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Enjoy the Holidays: Preparing Healthy and Safe Meals!

Posted by Dr. Elisabeth Hagen, USDA Under Secretary for Food Safety and Inspection Service and
Dr. Janey Thornton, USDA Deputy Under Secretary for Food, Nutrition and Consumer Services in Food and Nutrition Health and Safety
Nov 16, 2011

Special holiday series – Blog 1 of 5

As we look forward to spending the holidays with friends and family and making meals and memories together, we all want to put good food on the table and do it safely.  We especially want to keep the threat of food poisoning at bay.  Over the next few days, we will share some delicious low-cost holiday recipes with some simple food safety tips to help you prepare healthy and safe holiday meals. The first recipe below talks about preparing and cooking a turkey safely. Recipes to follow will include Grandma’s Stuffing, Baked Apples and Sweet Potatoes, Green Bean Sauté, and Crunchy Pumpkin Pie.

Best wishes for a happy and healthy holiday season!

The Turkey


  1. Preheat oven to 325 °F or higher.
  2. Wash hands and clean your work area. Use two separate cutting boards during preparation, one for raw meat and one for vegetables.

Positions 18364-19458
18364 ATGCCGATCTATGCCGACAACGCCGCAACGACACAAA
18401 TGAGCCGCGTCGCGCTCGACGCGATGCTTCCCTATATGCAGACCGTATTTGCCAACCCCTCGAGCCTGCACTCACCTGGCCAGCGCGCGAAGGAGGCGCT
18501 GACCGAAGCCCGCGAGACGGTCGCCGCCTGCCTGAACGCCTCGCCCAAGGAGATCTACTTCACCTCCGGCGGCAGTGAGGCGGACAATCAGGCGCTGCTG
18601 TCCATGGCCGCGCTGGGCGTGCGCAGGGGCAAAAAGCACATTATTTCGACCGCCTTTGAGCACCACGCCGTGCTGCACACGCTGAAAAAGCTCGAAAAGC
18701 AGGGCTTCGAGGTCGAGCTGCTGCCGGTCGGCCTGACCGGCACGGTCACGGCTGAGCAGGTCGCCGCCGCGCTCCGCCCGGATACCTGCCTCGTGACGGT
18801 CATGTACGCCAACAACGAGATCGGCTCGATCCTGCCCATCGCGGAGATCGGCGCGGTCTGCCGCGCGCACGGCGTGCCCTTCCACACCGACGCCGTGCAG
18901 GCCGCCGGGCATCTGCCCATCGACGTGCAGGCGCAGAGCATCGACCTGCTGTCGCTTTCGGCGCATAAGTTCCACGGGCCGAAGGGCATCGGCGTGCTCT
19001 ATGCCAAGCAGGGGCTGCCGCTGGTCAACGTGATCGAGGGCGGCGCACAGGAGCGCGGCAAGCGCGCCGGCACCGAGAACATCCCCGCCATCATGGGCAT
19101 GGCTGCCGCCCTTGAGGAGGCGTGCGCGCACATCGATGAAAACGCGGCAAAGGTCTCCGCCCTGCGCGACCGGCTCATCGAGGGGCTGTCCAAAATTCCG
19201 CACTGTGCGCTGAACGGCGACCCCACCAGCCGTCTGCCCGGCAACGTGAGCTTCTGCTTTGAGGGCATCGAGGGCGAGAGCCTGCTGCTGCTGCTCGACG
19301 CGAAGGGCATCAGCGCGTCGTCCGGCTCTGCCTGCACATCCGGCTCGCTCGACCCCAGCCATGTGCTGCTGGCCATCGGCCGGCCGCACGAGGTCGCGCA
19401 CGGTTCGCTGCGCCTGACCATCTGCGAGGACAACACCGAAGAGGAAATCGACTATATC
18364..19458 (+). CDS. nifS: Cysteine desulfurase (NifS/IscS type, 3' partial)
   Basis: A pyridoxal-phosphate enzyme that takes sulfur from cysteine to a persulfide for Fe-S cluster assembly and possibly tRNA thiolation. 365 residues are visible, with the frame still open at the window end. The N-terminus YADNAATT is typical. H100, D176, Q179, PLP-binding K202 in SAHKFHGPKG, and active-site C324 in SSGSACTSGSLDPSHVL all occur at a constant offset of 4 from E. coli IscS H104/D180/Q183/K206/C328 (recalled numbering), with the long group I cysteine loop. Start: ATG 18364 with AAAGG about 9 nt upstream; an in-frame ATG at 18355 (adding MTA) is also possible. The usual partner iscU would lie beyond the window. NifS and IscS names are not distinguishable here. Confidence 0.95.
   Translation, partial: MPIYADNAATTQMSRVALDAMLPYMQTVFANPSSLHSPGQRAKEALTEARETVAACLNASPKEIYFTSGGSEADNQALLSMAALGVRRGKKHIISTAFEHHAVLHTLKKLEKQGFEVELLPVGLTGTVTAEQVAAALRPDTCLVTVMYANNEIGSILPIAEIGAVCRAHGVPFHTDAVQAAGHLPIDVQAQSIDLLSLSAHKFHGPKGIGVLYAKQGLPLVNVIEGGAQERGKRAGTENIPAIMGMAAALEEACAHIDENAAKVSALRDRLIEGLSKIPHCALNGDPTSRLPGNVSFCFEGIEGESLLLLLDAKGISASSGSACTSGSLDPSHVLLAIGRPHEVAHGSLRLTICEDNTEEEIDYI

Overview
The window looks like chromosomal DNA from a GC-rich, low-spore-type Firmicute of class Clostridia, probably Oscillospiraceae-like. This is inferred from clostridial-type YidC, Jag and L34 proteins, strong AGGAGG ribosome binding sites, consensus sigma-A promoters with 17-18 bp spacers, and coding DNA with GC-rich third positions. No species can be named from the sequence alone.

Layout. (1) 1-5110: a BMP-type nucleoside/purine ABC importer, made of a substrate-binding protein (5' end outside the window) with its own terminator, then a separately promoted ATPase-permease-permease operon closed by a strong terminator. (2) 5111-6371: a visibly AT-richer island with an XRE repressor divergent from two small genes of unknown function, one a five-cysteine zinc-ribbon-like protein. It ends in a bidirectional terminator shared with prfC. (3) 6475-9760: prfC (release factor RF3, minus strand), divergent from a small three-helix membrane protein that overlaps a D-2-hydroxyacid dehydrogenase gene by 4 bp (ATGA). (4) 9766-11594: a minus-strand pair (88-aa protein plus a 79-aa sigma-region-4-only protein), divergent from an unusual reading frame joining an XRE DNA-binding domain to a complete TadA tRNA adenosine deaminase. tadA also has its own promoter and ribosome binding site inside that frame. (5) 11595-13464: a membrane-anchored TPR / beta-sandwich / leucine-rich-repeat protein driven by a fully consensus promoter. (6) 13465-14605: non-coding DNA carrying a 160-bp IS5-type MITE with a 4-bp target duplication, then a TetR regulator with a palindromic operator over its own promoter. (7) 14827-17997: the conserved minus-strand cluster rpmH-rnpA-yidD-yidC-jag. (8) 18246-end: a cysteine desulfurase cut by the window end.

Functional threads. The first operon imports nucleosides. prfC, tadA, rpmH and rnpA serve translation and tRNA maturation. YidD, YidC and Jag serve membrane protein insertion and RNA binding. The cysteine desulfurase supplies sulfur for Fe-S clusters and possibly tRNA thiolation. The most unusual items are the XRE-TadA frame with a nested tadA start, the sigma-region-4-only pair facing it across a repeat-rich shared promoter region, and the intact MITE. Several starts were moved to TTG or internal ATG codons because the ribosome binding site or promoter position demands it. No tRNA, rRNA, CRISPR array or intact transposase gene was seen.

1. Place turkey or turkey breast on a rack in a shallow roasting pan.
    2. Insert an oven safe thermometer in the innermost part of the thigh before placing in the oven. If your turkey has a "pop-up" temperature indicator, it is recommended to also check the internal temperature of the turkey in the thigh, wing and the thickest part of the breast.  The minimum internal temperature should reach 165 °F as measured with a food thermometer.  For quality, let the turkey stand for 20 minutes before carving to allow juices to set. The turkey will carve more easily.
    3. For optimum safety, stuffing a turkey is not recommended. For more even cooking, it is recommended to cook stuffing outside the bird in a casserole. Use a food thermometer to ensure that the stuffing has reached a safe minimum internal temperature of 165 °F.
    4. Divide leftovers into smaller portions and refrigerate within 2 hours. Use refrigerated leftovers within 3 to 4 days or freeze for 3 to 4 months.

Source: Let’s Talk Turkey, USDA Food Safety and Inspection Service

Author: Meat and Poultry Hotline

Need other recipes for turkey leftovers?  Visit the Supplemental Nutrition Assistance Program recipe finder database for more low-cost recipes. For more information on how to protect your family against food poisoning, visit Food or call the USDA Meat and Poultry Hotline at 1-888-MPHotline, weekdays from 10 a.m. to 4 p.m. EST and Thanksgiving Day from 8 a.m. to 2 p.m. EST.